But while you are importing from China, follow these handy tips:

  • Know your product and know the demand for it. Think about how you will market it and how you will price it.
  • Start slowly. You may think something will sell well but if you order three containers of goods, you may be left with a lot of unsold products.
  • Think safety. Be aware not only of products that may be banned in the U.S., but also products that have the capacity to harm. That can include being cautious with items like cosmetics which may not be properly labeled.
  • Build relationships. Speak to your supplier regularly and strengthen your initial relationship. Remember, you want to make money and so do they.
  • If you are going to have a long term business relationship with a supplier, learn a little about Chinese business culture.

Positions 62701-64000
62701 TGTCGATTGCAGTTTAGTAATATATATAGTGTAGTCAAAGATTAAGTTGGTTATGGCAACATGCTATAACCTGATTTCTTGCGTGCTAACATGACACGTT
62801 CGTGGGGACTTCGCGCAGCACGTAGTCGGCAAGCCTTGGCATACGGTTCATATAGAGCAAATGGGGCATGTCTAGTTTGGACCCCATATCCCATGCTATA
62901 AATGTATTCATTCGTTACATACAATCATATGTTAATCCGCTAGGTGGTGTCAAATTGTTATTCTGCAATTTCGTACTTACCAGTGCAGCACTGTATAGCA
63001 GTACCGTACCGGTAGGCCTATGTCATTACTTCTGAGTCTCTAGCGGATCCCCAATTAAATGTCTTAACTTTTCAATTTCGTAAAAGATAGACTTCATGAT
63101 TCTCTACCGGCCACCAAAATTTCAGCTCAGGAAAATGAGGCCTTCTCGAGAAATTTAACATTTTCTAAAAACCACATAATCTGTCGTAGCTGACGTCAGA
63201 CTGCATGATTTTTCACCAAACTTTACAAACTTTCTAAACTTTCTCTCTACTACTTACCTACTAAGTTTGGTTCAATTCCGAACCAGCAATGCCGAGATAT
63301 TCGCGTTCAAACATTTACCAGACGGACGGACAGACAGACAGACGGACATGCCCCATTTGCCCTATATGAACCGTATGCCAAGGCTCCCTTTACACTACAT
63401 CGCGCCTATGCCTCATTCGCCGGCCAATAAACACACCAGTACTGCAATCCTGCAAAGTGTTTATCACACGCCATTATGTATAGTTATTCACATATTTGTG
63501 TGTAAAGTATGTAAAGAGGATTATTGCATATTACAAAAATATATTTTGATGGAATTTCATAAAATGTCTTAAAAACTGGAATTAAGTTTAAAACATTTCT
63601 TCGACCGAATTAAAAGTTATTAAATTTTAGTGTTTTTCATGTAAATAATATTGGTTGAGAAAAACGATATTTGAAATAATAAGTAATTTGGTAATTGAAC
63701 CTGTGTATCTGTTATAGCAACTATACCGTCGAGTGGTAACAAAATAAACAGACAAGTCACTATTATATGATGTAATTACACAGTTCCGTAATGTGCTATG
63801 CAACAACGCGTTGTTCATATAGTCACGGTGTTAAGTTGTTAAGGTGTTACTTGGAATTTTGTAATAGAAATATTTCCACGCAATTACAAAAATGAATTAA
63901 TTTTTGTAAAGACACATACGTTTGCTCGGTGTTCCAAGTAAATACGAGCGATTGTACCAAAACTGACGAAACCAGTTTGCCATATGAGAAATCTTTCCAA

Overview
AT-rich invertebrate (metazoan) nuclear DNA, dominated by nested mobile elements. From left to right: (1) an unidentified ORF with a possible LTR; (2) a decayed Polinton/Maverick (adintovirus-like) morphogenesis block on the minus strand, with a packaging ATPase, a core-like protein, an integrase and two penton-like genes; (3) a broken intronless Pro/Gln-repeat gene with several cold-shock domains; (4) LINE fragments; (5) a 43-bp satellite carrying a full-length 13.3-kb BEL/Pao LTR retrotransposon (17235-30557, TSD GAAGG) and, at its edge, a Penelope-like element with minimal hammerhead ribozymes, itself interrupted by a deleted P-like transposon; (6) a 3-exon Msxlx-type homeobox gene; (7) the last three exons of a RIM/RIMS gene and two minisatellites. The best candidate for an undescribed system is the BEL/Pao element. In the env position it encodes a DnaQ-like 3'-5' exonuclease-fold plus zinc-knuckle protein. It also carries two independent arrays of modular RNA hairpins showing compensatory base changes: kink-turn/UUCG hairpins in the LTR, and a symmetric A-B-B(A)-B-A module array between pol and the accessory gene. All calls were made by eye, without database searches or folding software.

• Make sure you know all the relevant laws and regulations that will affect your imports.
  • Always check all paperwork, including verifying that what is on the invoice is what has been delivered. This also includes paying close attention to any contract and the clauses it contains.

Do I Need A Customs Broker?

While legally you do not need to employ a customs broker when importing into the U.S., it can help make the process smoother. If you are working with a competent logistics company, then they will usually offer this as part of their service.

Prepare Your Import Documents

Research is crucial here. Depending on what you are importing, you may need different types of import documents. For example, a company that imports oil will need different documents from a company that imports clothes. Being aware of the CBP requirements is a good starting point for thinking about documentation.

Meet Commodity Specific And OGD Requirements

Make sure you are aware of any requirements specific to the product you are importing. This will include OGD (Other Government Departments) requirements. Some items will need more documentation that others so do thorough research,